Study the Word: Bulletin Articles

Study the Word: Bulletin Articles

“What happened with Demas?”

Categories: forsake, guilt, lost first love, Study the Word

As Paul’s epistle to the church at Colossae was coming to a close, the apostle made sure that he sent greetings from fellow laborers such as Luke and Demas (4:14). However, in a span of approximately a couple of years, at the close of the letter Paul wrote to Timothy, he brought up that Demas had forsaken him (II Tim. 4:10).  So what happened in that period of time that caused Demas to stop being faithful?


The answer to the above question was given in the Timothy letter: Paul stated that Demas loved this present world (II Tim. 4:10). My question is this: what is there to love that was in the world back then that would cause someone to leave the Lord? It would be the exact same things that exist today. We shall consider some of the lures that entice people to love the world.


Loving the world removes the spiritual battles


Sometimes Christians get tired of standing against opposition all the time. Their love for the truth, when it is lost, becomes a love for compromise, just to get along, avoiding controversy at all cost. This is why brethren are told not to grow weary in doing good (Gal. 6:9). There is no question that saints face battles on a daily basis against the course of this world. As good soldiers we must fight the good fight (I Tim. 6:12). When a child of God has an appetite for loving the world, the love of God will not be in them and they will forsake the Father and in turn, faithful brethren like Paul (I Jn. 2:15).


Loving the world removes many duties


Let’s face it, unlike the first point, many conflicts God’s people face come from within. By that I mean, every person faces temptation with the lust of the flesh, the lust of the eye, and the pride of like (I Jn. 2:16).  When Christians find sinful behavior attractive and desire to engage in it, the dislike for sin soon wanes. The faithful can hate every false way (Psa. 119:104), but if steps are not put in place, you can depart from a place that was once pleasing to God, to a place where God has turned away from you (I Pet. 3:12; II Pet. 2:20-22). When you no longer want to be a worker for the Lord, there is going to be a love for the world.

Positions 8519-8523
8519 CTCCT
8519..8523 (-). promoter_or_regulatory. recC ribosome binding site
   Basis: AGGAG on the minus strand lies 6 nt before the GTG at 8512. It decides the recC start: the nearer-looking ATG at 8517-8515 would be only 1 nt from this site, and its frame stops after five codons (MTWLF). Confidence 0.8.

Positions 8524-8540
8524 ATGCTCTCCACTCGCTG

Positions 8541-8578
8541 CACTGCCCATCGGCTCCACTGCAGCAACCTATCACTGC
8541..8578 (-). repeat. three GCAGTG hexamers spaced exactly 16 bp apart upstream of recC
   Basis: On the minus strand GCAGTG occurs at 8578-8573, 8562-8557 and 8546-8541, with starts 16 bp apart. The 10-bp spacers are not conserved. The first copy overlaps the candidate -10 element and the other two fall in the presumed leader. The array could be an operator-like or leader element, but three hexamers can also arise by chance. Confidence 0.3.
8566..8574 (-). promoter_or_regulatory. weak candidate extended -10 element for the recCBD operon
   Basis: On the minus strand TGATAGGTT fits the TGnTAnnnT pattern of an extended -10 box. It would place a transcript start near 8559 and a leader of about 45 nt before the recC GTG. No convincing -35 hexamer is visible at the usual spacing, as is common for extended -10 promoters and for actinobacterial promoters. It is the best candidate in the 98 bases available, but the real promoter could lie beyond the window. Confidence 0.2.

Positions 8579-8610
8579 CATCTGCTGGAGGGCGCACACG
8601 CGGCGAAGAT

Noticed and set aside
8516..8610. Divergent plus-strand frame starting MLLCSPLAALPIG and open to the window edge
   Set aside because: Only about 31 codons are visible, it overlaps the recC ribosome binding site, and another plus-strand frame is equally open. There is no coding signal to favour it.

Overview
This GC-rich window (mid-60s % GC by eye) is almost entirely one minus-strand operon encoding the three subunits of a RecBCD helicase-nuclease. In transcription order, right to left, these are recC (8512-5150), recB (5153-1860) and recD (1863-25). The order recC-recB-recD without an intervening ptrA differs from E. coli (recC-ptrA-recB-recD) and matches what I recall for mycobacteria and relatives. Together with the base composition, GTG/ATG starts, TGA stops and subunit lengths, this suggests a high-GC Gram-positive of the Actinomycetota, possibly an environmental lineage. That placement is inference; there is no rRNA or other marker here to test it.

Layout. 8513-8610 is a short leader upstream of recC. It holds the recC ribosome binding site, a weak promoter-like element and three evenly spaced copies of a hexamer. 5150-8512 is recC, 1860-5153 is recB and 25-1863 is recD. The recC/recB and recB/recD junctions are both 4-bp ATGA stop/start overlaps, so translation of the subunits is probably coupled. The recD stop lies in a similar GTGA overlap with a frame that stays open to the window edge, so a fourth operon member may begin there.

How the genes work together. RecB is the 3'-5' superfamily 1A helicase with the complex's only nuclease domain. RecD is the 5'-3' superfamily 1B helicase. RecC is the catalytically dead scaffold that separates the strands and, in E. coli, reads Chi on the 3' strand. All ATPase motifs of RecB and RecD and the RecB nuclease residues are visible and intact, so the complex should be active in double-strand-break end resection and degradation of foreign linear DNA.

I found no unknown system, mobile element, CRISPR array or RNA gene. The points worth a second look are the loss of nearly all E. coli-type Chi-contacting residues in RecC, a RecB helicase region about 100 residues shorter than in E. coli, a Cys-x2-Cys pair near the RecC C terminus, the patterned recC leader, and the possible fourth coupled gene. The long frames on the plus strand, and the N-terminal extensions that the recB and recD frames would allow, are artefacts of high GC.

Loving the world eventually removes associations that make you feel guilty


We read how that Demas had forsaken Paul. Now, we know Paul felt bad about that, but did Demas? This we know for sure, when someone makes you feel uncomfortable, you usually don’t like to hang around them. In Luke 15, we read where the prodigal wanted to go far away from his family.  Perhaps what applies here is the idea of out of sight, out of mind. With this comes the Biblical text describing people who have their conscience seared with a hot iron (I Tim. 4:2).  In truth, if I were Demas and I loved this present world, hanging around Paul would have been unsettling to say the least.


Loving the world removes the focus from heaven


The passions of this word are pleasurable, but we are told they are temporary (Heb. 11:25). Even though non-lasting, those caught up in sin are not keeping their eye on the mark (Heb. 12:1-2). It would be proper to say concerning the fallen that they are not thinking about what lies beyond the grave because they only see the world. However, God’s people know this world and everything in it will one day be consumed (II Pet. 3:10). Not only that, even before that happens, our lives are like a vapor that appears for a short time then vanishes away (Jas. 4:14). So, obviously, to forsake the Lord is to not think about eternity.


Demas was once faithful to the Lord. He was a companion to Paul, whom he appreciated greatly. As to what happened to Demas, it can happen to us, so let us beware.